This month, West Virginia became the latest state to ban teen sexting. Under the state’s new law, minors are barred from making, having, or distributing material that portrays another minor in an “inappropriate sexual manner.” Those who come in violation of the law will be charged with “an act of delinquency” and, instead of being faced with criminal charges, will be required to enroll in an educational program to learn more about the potential long-term consequences of sexting.
West Virginia law already prohibited adults from sexting with minors — a situation that represents a clear abuse of power, and can fall under child pornography charges. The new measure goes further to restrict this type of sexual activity among peers. “I think it’s long overdue,” one parent told a local NBC affiliate. “I think [sexting] gets our [nation’s] kids in a lot of trouble, gets them active in sex way earlier than they should be.”
That attitude is likely mirrored in the other states across the country that have imposed some legislation to address youth sexting. According to the National Conference of State Legislatures, at least 20 states have enacted some kind of teen sexting measure. Some legislative pushes in this area have been a response to incidences of cyberbullying, and hope to prevent teens from distributing explicit photos in a way that is intended to cause emotional harm. The anti-sexting laws range from requiring schools to distribute educational materials about the dangers of sexting, to fining high schoolers for being in possession of an explicit photo on their cell phone, to serving teens with a misdemeanor change for texting a sexual image of themselves.
Of course, it’s incredibly important to make teens aware of the long-term consequences of their actions, encourage healthy sexual behavior, and crack down on cyberbullying. But punishing teens for their sexual activity isn’t necessarily the best way to go about accomplishing any of those goals. First of all, despite the media’s consistent hand-wringing over the perils of new technology and the corruption of American youth, sexting is not actually an inherently dangerous sexual activity. It’s not necessarily correlated to other types of more “deviant” behavior, either. And ultimately, sexting bans don’t proactively encourage teens to safeguard their sexual health.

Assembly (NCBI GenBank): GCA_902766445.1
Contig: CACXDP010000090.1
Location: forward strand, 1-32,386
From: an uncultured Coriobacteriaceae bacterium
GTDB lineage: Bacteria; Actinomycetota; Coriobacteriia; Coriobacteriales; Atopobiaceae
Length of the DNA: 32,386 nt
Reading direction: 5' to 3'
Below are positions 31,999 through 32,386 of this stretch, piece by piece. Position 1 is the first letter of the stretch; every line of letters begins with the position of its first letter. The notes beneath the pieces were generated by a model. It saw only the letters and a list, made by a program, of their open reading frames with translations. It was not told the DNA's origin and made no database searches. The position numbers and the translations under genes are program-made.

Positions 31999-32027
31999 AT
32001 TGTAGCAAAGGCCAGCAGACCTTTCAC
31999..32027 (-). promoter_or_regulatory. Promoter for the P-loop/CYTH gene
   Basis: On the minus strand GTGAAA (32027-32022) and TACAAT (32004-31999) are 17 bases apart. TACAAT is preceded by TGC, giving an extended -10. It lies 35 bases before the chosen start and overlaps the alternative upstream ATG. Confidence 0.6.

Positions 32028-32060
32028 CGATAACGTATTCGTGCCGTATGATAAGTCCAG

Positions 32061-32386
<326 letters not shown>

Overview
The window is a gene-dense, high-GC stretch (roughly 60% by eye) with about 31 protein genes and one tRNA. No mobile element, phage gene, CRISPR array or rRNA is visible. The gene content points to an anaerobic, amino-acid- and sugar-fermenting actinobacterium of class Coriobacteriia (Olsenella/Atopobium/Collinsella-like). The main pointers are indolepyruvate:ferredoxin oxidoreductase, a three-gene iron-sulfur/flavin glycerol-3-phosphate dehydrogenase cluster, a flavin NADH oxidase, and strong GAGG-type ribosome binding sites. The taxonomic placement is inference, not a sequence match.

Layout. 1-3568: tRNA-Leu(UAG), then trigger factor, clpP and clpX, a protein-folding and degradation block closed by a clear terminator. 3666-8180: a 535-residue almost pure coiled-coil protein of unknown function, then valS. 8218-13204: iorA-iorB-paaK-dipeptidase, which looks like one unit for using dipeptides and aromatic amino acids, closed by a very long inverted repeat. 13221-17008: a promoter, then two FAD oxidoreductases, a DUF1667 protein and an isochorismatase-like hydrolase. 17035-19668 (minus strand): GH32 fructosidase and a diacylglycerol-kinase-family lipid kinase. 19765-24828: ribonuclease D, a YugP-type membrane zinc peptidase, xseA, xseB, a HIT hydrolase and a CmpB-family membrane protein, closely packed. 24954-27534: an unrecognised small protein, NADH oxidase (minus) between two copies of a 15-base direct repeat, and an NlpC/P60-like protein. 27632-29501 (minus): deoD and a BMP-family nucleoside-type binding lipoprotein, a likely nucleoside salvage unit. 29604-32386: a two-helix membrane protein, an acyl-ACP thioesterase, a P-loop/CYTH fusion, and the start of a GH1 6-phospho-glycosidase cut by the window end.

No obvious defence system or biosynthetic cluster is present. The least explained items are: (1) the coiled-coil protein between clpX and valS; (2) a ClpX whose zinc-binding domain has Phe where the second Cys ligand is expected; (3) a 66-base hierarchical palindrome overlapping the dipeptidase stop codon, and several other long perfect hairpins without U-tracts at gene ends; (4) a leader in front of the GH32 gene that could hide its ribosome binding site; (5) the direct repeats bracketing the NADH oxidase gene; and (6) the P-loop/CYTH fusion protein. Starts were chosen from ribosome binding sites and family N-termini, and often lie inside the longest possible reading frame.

That’s because this type of legislation doesn’t help foster a culture in which teens grow up learning how to respect themselves and others, make responsible choices, and honor their sexual partners’ consent. Instead, anti-sexting laws simply further the pervasive attitude that expressions of teen sexuality are always dangerous and shameful. As the failures of abstinence education programs have already demonstrated, stigmatizing sexual expression isn’t actually an effective way to keep teens safe, since it doesn’t encourage them to practice healthy behavior or feel comfortable enough to ask questions. And, if teachers and principals are empowered to confiscate students’ phones to investigate potential illegal behavior, anti-sexting laws could also create a high school environment where every teen is automatically a suspect.
Worse still, emphasizing the dangers of sexting walks a delicate line — and can actually further a victim-blaming rape culture, where the burden of preventing sexual crimes isn’t actually placed on the perpetrators of those crimes. Two partners sending explicit photos to each other isn’t a violation of anyone’s consent. If one of those individuals decides to forward that image to other friends, without the knowledge or consent of the person depicted in the photo, that’s a problem — but one that the person who snapped the photo didn’t create, and shouldn’t necessarily be penalized for. All too often, those divides fall along gender lines. In a recent PSA urging teens to refrain from sexting, the message is specifically aimed at young women — even though studies have shown that male and female teens sext at equal rates, and it’s actually the young men who are nearly twice as likely as young women to distribute a sexually explicit photo among other peers.
Anti-sexting measures are hardly the only way that society attempts to police teen sexuality. That attitude is also evident in the abstinence-only education programs that don’t equip high schoolers with the tools they need to protect their sexual health, the continued resistance to the HPV vaccine based on the myth that it will somehow make girls “sexually promiscuous,” the state-level proposals to criminalize “gateway sexual activity” or force teens to get a notarized permission slip from their parents to get an STD test, the right-wing hysteria over proposals to make emergency contraception more widely available to teens, and the shame-based messages that teen mothers receive.